Google's opposition brief was filed late on Thursday and confirms that those are indeed the issues. Here's Google's filing (this post continues below the document):
Now that both parties have briefed their positions, I have developed a preliminary opinion, though I'm not an expert in questions of appellate jurisdiction. I don't feel that this is a case that really must be put before the Federal Circuit in order to ensure the uniformity of patent law across the United States, but it might be a case that the Federal Circuit can claim to have jurisdiction over if it insists. And if it did, I don't think it would be too bad for Microsoft. Obviously Microsoft would prefer to keep this matter in the circuit in which it already has a favorable interlocutory decision in place -- which is the whole reason for Google's forum-shopping. But Microsoft can defend Judge Robart's ruling (at least the largest part of it) either way, and if the Federal Circuit then declared itself the appellate forum for all FRAND rate determinations, the impact would be even greater than that of a Ninth Circuit decision.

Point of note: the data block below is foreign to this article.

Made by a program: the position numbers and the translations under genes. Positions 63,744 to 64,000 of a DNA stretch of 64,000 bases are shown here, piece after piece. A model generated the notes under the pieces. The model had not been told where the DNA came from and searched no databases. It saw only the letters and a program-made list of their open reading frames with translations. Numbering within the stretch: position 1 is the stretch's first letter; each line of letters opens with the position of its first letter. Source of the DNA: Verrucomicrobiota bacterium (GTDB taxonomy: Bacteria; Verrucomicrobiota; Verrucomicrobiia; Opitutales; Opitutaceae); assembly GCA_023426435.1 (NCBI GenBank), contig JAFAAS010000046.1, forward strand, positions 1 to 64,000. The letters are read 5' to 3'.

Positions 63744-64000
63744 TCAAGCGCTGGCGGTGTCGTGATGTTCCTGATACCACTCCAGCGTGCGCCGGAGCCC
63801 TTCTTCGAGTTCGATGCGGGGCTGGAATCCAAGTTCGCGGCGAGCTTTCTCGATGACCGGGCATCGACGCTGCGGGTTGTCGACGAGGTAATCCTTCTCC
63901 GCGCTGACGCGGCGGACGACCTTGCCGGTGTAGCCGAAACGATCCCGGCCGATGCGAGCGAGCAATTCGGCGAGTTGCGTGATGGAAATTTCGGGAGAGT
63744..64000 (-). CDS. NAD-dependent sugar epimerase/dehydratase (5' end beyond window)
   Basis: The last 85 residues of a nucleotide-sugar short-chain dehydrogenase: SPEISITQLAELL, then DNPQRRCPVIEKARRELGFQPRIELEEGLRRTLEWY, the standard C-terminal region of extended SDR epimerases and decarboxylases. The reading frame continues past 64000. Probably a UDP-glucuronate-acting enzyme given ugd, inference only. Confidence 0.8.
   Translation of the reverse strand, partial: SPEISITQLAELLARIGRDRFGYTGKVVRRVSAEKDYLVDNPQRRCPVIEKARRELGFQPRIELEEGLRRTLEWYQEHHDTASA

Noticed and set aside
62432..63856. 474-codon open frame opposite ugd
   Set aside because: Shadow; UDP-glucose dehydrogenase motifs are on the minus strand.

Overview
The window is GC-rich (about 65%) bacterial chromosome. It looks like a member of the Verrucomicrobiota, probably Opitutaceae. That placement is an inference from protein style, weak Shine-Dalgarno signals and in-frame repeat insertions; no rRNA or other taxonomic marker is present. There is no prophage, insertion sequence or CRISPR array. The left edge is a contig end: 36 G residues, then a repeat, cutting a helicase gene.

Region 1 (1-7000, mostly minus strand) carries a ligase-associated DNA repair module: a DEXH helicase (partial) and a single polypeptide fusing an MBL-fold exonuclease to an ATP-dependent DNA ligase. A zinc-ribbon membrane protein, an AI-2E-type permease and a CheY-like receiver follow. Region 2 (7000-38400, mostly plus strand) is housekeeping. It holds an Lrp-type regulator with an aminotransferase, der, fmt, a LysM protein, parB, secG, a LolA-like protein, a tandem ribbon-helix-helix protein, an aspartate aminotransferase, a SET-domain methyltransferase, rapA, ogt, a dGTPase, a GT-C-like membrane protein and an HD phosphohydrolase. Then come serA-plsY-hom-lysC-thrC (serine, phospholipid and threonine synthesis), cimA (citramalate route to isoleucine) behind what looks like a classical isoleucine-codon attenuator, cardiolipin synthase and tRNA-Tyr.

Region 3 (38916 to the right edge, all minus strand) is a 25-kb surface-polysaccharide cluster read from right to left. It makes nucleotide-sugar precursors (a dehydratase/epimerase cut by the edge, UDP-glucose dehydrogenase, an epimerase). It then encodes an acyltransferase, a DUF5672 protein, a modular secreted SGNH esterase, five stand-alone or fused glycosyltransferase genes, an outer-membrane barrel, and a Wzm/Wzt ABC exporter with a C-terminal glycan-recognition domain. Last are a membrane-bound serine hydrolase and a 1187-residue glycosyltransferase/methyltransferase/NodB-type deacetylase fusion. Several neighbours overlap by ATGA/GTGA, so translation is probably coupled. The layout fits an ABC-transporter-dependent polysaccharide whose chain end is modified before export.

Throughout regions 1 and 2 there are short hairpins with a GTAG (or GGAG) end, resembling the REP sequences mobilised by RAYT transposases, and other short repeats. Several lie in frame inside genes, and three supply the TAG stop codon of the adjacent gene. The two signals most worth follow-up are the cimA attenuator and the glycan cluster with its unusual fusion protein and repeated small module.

Google argues with respect to "law of the case" -- and consolidation -- that the Ninth Circuit declared itself responsible only for the contract complaint, and did not say clearly in its decision that it thought it had jurisdiction despite the fact that a patent infringement complaint had been consolidated with that one. This point seems weak to me. Consolidation had happened, and Google itself nevertheless brought its appeal there. It didn't speak out on it, which may actually confirm that Microsoft is right and the scope of the complaint matters more than the effects of consolidation. So I'm skeptical of Google's position on this, but it's also important to note that "law of the case" is not an absolute principle.